"The ethos behind blockchain has been tested," Ken Sangha, COO of Open Money and the Open Project in San Francisco, told Forbes. "A central, organized and powerful authority -- China -- said 'no' and we all have been tested worldwide because of it. But the system flexed its muscles. It's doing what it was supposed to do."
And its muscles are the envy of tangible currencies everywhere. Bitcoin hit a record $6,000 per coin on 21 October. Naysayers came out of the woodwork to say it couldn't possibly last, and definitely couldn't go any higher. Wrong again. By the last week of November it was approaching $10,000 a coin.
Threats and Opportunities
The potential security threats are clear and present, but let's put things like new avenues of terrorism funding into perspective.
At this point, terrorist groups are certainly eyeing their options with cryptocurrency, and testing the waters. In January, we saw what appears to be the first case, with the Indonesian government claiming that members of the Islamic State were transferring Bitcoin to each other.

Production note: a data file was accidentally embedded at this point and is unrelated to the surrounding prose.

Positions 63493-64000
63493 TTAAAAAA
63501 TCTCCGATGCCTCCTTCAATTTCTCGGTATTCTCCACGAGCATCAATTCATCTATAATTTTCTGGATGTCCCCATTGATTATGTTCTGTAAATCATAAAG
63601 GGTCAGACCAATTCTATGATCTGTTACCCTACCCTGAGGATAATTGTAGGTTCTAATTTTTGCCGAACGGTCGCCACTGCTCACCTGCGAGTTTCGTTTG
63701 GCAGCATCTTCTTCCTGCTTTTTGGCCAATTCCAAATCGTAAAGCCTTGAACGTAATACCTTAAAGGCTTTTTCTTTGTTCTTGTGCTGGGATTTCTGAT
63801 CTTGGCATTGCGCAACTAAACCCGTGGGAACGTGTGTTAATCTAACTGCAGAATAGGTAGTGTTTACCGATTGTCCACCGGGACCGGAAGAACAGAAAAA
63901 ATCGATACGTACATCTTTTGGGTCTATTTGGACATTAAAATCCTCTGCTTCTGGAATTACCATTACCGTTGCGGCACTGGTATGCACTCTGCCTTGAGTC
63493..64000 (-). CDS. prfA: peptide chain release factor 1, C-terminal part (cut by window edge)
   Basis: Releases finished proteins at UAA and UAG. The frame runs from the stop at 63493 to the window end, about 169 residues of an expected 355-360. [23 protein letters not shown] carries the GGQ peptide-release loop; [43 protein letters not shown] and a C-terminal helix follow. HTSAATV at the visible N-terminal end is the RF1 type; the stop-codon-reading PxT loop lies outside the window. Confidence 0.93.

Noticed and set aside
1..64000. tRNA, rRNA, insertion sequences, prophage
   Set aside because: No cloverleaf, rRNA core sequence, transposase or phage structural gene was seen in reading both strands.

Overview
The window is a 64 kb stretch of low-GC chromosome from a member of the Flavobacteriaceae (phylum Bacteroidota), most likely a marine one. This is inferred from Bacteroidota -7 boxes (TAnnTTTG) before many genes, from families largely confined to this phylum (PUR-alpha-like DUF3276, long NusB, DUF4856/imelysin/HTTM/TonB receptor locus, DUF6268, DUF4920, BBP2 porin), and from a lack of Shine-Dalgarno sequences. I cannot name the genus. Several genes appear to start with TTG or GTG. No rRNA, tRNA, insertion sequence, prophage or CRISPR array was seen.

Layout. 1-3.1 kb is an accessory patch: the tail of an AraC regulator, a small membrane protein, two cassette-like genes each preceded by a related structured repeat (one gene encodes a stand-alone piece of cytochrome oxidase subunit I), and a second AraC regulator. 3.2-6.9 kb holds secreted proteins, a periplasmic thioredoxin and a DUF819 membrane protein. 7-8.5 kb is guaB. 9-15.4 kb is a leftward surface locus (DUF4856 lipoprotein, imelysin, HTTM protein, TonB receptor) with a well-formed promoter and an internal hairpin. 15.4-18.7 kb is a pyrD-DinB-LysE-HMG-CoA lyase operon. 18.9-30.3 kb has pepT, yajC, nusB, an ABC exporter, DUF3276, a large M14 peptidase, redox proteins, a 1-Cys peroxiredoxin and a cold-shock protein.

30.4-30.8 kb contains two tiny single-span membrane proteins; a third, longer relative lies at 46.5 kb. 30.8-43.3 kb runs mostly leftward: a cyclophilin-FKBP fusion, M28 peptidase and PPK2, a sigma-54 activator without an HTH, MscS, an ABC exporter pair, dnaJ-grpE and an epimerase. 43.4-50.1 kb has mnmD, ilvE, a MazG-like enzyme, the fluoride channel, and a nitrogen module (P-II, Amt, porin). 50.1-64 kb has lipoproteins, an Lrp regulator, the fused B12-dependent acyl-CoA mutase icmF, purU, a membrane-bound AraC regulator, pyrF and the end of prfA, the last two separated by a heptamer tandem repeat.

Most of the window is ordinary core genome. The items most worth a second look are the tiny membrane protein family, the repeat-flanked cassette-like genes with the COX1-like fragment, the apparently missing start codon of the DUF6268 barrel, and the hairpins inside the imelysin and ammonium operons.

Terrorists could create a virtual currency that is even more powerful and untraceable - one that can completely bypass the global banking system. It hasn't happened yet, but the potential is there.
While terrorist groups may be mildly courting cryptocurrency, it's not widespread. Speaking to Newsweek, the Rand Corp's Joshua Baron, a cryptographer and mathematician, says he doesn't really see Bitcoin as the "go-to currency for terrorists"-yet. "It does not offer enough anonymity."
While terrorism is a threat to the security of all states, another threat to the US is an opportunity for Russia: sanctions busting.
The rise of digital currency means that Russian officials sanctioned by the US and the European Union have a way to send and receive money.
While the US Treasury's Terrorism and Financial Intelligence unit puts sanctioned individuals on a blacklist that keeps them from doing any business in US dollars, cryptocurrency, which isn't backed or controlled by any state, makes it possible to bypass the blacklist.
But even this pales in comparison to the bigger story here: Bitcoin and its fellow cryptocurrencies are challenging the foundations of the global banking system.
Disruption of the global banking system at this point is "inevitable", Bala Venkataraman, global chief technology officer of banking and capital markets for Computer Sciences Corp, whose sister company runs the IT backbone of the National Security Agency (NSA), told Newsweek.
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